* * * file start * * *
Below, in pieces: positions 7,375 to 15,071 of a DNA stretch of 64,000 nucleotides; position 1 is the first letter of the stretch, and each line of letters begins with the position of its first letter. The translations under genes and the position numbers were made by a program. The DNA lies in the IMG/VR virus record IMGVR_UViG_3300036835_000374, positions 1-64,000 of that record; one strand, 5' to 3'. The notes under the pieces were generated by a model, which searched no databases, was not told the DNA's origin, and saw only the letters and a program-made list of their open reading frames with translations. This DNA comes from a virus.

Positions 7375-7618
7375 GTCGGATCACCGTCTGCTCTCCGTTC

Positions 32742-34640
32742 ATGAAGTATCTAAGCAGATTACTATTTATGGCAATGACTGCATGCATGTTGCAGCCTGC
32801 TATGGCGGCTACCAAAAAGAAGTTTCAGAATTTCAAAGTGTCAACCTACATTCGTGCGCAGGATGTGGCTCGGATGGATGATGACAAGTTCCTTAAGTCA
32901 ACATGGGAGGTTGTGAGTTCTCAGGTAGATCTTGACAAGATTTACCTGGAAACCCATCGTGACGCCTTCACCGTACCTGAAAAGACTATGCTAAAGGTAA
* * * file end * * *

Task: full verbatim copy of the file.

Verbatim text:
Below, in pieces: positions 7,375 to 15,071 of a DNA stretch of 64,000 nucleotides; position 1 is the first letter of the stretch, and each line of letters begins with the position of its first letter. The translations under genes and the position numbers were made by a program. The DNA lies in the IMG/VR virus record IMGVR_UViG_3300036835_000374, positions 1-64,000 of that record; one strand, 5' to 3'. The notes under the pieces were generated by a model, which searched no databases, was not told the DNA's origin, and saw only the letters and a program-made list of their open reading frames with translations. This DNA comes from a virus.

Positions 7375-7618
7375 GTCGGATCACCGTCTGCTCTCCGTTC

Positions 32742-34640
32742 ATGAAGTATCTAAGCAGATTACTATTTATGGCAATGACTGCATGCATGTTGCAGCCTGC
32801 TATGGCGGCTACCAAAAAGAAGTTTCAGAATTTCAAAGTGTCAACCTACATTCGTGCGCAGGATGTGGCTCGGATGGATGATGACAAGTTCCTTAAGTCA
32901 ACATGGGAGGTTGTGAGTTCTCAGGTAGATCTTGACAAGATTTACCTGGAAACCCATCGTGACGCCTTCACCGTACCTGAAAAGACTATGCTAAAGGTAA